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APenNameAndThatA

A Sivana with a bent wing.

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A while ago, I was offered a ride in a Sivana. The pilot said that there was some cosmetic damage to the right wing tip because the plane toppled over trying to exit the runway quickly. When I had a look, the last foot and a half of the wing was bent up - not nerely a cosmetic problem. To my reasoning, the plane was U/S. 

The pilot said that the plane had 40 hrs on it, including training, since to incident. 

 

I feel like a —— for posting this and like a —— for not posting it sooner. The morals of the story include 1) if a plane has been in an incident, make sure for yourself that the wings are still straight and 2) as Yogi Berra (?spelling) said, you can see a lot just by looking. 

 

There might have been only 1/1000 that the inside of the wing was f——d, but it’s the 1/1000 things that make the fatality rate 1to5/100 000 hrs, IMHO. 

 

The same instructor was telling me that he had just delivered a plane and had trouble seeing the ground because of the cloud. If you have been a student in this plane, and you read this, you know who you are and might know what you should do. 

 

Edited by APenNameAndThatA

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After reading a few of your posts about your experiences while getting your pilot training, I'm motivated to suggest that you find somewhere else to obtain your training. You seem to be involved with some shonky operators.

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 Damage to the wing tip in a situation like that applies a much greater force to the root of the wing due to the moment being increased by the longer distance  at which the force acted. ANY incident involving extra loads above normal  on an airframe such as this should call for an inspection of the spar and attach points at least prior to the next flight. Heavy landings likewise but who does that? Everyone should. You make your own luck. When you own your own plane you have control but even then I've seen people hit other aircraft and not leave a note for the owner. or hangar rashed.  Aeroplanes aren't shopping trolleys..Nev

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During the Berlin airlift there were DC3's flying with different wings, one wing short but "fat", the opposite wing  longer  & slender.

Still got the job done thou.

I saw it & passed a few bolts before being chased away. Mechanics didn't mind scruffy kids on the strip but security hated us, so gave them heaps.LoL

spacesailor

 

 

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14 hours ago, facthunter said:

 Damage to the wing tip in a situation like that applies a much greater force to the root of the wing due to the moment being increased by the longer distance  at which the force acted. ANY incident involving extra loads above normal  on an airframe such as this should call for an inspection of the spar and attach points at least prior to the next flight. Heavy landings likewise but who does that? Everyone should. You make your own luck. When you own your own plane you have control but even then I've seen people hit other aircraft and not leave a note for the owner. or hangar rashed.  Aeroplanes aren't shopping trolleys..Nev

Of course! But I didn’t think of it. Wings *are* longer than they are wide. 

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I read this thread with interest as the aircraft involved is mine.  Whilst the writer is correct in saying there was damage to the wingtip, he has somewhat exaggerated the extent of the damage.  The incident, which was duly reported,  also involved a prop striking the ground when the pilot hiring the aircraft was exiting a runway a bit too fast.  This involved a gearbox removal and overhaul by Bert Flood and a new set of prop blades.  Whilst this was being done the wing was inspected by a L2 and a Lame and found to have no structural damage. Damage was assessed as cosmetic and involved a 150 mm long abrasion to the fibreglass wing tip and slight scrape and denting to the lower wingtip skin which extended about 50mm from the tip.  The last foot and a half was not bent up but needed replacing as it was all one piece and had the scrape and dent in it.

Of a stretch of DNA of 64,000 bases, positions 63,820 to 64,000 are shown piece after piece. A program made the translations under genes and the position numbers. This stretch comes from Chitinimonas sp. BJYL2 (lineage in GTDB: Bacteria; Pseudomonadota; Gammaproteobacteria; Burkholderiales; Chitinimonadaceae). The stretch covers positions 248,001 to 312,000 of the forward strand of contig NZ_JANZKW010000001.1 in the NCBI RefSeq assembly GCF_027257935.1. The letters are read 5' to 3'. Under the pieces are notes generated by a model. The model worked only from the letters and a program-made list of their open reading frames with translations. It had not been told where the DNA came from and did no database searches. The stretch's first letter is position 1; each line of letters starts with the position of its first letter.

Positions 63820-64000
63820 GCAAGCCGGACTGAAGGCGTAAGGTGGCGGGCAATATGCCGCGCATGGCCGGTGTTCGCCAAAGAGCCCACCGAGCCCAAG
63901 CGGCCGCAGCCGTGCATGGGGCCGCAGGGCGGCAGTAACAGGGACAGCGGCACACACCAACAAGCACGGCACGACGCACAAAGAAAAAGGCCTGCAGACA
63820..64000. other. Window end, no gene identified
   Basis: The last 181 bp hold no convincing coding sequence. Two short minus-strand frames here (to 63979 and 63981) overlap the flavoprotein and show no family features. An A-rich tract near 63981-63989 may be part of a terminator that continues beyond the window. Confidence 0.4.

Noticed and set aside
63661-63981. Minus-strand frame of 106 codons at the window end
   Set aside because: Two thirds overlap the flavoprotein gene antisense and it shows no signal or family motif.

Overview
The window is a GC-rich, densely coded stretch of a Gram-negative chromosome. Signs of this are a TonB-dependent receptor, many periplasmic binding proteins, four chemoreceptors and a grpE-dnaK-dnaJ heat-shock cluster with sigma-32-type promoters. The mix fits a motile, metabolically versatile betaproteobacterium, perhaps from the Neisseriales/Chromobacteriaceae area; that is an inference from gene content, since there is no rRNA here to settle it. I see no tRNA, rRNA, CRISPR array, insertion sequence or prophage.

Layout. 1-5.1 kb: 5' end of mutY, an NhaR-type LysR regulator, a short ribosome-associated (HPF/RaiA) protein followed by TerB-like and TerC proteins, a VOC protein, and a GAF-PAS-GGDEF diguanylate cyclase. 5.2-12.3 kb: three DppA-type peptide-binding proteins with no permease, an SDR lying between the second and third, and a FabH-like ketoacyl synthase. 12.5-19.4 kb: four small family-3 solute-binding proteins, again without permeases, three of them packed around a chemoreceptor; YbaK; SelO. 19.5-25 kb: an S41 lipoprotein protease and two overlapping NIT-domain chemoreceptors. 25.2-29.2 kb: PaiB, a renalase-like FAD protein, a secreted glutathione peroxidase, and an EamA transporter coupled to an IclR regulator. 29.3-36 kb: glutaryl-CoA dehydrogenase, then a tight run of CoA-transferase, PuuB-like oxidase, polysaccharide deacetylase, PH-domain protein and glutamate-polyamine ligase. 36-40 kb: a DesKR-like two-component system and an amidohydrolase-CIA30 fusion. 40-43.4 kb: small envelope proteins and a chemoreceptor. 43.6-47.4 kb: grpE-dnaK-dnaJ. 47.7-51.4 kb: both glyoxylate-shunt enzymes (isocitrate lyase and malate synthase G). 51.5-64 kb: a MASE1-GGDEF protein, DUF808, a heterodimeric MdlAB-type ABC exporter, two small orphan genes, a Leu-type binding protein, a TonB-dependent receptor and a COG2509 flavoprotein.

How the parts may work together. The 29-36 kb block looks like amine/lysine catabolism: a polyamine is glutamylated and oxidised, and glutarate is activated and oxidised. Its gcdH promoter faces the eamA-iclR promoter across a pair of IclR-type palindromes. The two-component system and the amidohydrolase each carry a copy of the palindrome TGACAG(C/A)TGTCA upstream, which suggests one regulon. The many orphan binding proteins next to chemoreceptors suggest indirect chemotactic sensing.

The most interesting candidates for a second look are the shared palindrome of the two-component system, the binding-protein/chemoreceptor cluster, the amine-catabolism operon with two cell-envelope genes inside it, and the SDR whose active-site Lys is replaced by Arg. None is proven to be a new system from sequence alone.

I remember your visit and as I recall you cited time and weather as your reason for not choosing to fly with me, but I felt at the time that you were being polite and I had noticed your attitude change when we discussed th wingtip. Also I felt that my casual attitude did not sit well with you.  I totally respect your decision not to fly with me. I have done the same with others.

I would have had more respect had you spoken to me about your concerns but really have no problems.

As for your concerns about me having trouble seeing the ground because of cloud, I don’t recall the context in which I said that, but I don’t deny it.  I use my mistakes and poor decisions as training tools and never claim to be perfect.  As anyone who has numerous thousands of hours experience will tell you, if they are being honest, it is easy to push the limits thinking we are ok only to then wish we hadn’t.  I use my indiscretions as examples to my students as to how easy it is to get things wrong.

I remember you were looking for an aircraft type to buy and I sincerely hope that your poor opinion of me did not cause you to shy away from the Savannah which is a mighty aircraft for those who want it’s special capabilities.  I hope you have found the aircraft that suits your needs and that you are enjoying your flying.

cheers. Bill

 

p.s. thanks to the responder who suggested that I am a shonky operator.  Been called lots of things in my time but this is my first shonky. Will wear it with pride

 

 

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Now where is my popcorn, this could get interesting. 😉